It started with a Facebook post.
Curator and entrepreneur Shantrelle Lewis took to the social media site to find sharp-dressed brothers for her exhibition, “The Dandy Lion Project.” When Tony Lawson, also an entrepreneur, responded to Lewis’ online query, the two quickly bonded over their shared history—they attended Howard University at the same time but never met on campus—and a strong interest in business.
That connection soon turned into a relationship that blossomed in several ways. In November 2015, the couple launched Shoppe Black, a site that promotes Black-owned businesses and culture around the globe. And last month, Lewis and Lawson were married in a “Nigeria meets New Orleans” themed ceremony that Okayafrica dubbed “The Biggest, Blackest Wedding of All Time.”
EBONY spoke with the couple about the site, working together as newlyweds and how Black businesses can become wealth generators.
EBONY: How did Shoppe Black come about?
Lawson: We both have an interest in creating wealth in the Black community and understand that business ownership is the way, or one of the ways, to create wealth. That being said, when the Mike Brown shooting happened, there were a lot of calls to action demanding a boycott of businesses that don’t respect Black dollars and the support of Black-owned businesses. We sat down and figured out, OK, what’s the best way for us to organize and let people know about the Black businesses that exist? We knew that there was a need for it. We’re always looking to support Black-owned businesses, and this is a way to compile all that information in one place and make that information interesting and aesthetically pleasing.
EBONY: What is the company’s mission?
Lewis: Right now, we are providing content around Black money, thought, love and culture. In early 2017, we will launch the directory and business services. Our primary mission is to make the process of supporting Black-owned businesses, like our business easy, to make it exciting, to create power, give us a source of power within our community and within society at large. The sheer size of Black buying dollars is overwhelmingly powerful.
Lawson: Additionally, another goal of the company is to reduce the rate of Black business failure. Black businesses fail at a rate higher than all other businesses. We want to be a hub for Black business. The services and exposure we provide will help put them in a position where that rate will decrease. You may not know that there’s a Black-owned leather bag company, a water company or a toiletry company. Those companies are out there, and it’s our mission to let the people know they exist and support them.
EBONY: You’re both entrepreneurs (Lewis founded William +James, an online haberdashery) who are used to doing your own thing. What’s it like to run a business together as newlyweds?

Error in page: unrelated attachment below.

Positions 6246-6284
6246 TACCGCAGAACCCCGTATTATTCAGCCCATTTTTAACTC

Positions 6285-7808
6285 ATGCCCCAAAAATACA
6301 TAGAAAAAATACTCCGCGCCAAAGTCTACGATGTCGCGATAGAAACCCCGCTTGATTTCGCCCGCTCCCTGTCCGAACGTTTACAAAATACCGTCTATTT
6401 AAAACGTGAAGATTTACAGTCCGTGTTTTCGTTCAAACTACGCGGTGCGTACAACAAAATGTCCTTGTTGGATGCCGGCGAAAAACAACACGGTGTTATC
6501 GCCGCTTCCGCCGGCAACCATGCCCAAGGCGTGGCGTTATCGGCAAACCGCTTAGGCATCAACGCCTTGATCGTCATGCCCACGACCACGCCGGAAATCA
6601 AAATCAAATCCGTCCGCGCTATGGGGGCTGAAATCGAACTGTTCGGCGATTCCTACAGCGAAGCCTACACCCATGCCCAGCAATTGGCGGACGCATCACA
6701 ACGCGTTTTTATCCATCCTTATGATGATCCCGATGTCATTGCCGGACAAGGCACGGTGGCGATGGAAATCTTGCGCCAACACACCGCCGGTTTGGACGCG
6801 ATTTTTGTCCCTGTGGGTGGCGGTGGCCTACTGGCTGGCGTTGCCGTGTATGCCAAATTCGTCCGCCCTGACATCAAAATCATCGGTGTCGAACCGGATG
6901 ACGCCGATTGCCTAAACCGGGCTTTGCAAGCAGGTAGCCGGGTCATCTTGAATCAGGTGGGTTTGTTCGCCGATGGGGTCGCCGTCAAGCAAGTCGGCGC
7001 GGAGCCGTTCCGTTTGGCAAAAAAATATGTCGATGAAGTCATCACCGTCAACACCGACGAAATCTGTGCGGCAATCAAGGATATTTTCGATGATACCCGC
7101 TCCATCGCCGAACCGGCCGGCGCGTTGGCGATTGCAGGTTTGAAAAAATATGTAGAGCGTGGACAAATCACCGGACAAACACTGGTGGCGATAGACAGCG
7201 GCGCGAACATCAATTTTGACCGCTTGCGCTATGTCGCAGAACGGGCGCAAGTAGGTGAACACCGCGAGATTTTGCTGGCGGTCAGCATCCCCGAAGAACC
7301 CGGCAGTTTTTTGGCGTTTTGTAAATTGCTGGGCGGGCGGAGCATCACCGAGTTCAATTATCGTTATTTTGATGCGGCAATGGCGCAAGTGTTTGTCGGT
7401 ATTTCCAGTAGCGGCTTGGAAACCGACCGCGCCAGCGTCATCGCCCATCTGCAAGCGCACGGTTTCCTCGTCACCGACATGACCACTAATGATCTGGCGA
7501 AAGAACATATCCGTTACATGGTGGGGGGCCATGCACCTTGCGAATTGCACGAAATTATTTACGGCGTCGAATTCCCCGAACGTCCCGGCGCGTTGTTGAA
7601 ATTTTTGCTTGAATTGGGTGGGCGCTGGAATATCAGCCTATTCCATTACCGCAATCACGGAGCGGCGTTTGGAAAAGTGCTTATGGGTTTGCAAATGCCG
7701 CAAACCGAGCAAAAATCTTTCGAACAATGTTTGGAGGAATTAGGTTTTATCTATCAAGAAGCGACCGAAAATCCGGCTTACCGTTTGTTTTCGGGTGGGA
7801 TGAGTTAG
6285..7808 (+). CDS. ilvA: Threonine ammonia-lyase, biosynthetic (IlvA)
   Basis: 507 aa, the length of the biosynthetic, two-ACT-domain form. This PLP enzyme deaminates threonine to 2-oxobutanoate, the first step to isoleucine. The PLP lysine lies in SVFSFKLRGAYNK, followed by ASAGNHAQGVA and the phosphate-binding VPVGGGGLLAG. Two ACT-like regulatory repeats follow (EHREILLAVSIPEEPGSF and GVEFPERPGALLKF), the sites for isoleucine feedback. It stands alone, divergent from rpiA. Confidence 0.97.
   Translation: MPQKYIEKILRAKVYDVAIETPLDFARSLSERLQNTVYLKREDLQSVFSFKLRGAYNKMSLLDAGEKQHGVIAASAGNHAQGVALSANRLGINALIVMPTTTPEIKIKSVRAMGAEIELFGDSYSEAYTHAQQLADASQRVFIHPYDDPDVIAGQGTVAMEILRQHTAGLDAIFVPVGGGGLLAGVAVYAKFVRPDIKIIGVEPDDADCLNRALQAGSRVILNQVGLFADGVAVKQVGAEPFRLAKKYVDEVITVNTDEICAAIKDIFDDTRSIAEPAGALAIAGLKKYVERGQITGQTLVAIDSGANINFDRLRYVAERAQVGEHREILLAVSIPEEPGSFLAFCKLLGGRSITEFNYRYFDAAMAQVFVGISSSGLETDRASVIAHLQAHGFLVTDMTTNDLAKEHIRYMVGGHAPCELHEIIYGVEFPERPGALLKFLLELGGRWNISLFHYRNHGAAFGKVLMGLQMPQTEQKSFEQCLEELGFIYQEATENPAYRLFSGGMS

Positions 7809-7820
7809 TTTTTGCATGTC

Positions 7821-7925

Lewis: It’s hard. When you wake up to the person you’re in these meetings with and you might not have the same ideas about how to go about doing something, it can be an easy job, but a lot of times, it’s a heavy job. How do I get my point across but also do it in a loving way? Where I’m not walking away with an attitude and he’s not walking away with an attitude. It’s a challenge, but I think our principals are so aligned that it makes it easier.
At the end of the day, I know where his heart is, I know where his passions lie. I think it’s the same [for him].
Lawson: I do agree that it can be challenging. At the same time, it’s really gratifying to know that you’re working with somebody who has views and goals that align with yours. Before I met her, I may have been dating someone who [I didn’t] have anything in common to when it comes to business. As an entrepreneur, most of the books I read are about business. Most of the shows I watch are about business.
Finding someone that you can actually have conversations and plan the future with, as it relates to a company and entrepreneurship and building wealth for us and for our people, is really gratifying. I’m very grateful for that.
EBONY: Speaking of planning, you were married in November, and that wedding looks like it was a blast! It’s also been dubbed the “Biggest, Blackest Wedding of All Time.” What went into crafting such a dynamic event?
Lawson: We made a purposeful decision to ensure the majority of vendors we hired were Black—and we accomplished that. Also, some of the core values and key components of Shoppe Black are Black love, Black culture and Black thought. Obviously, we’re Black people who are in love, and expressing our love through showing the videos and our pictures to people created a special moment.
EBONY: Are you surprised that clips of the wedding went viral?
Lewis: We didn’t realize it was going to go viral; that wasn’t the intention. We both were just committed to people having a good time. I think we achieved that.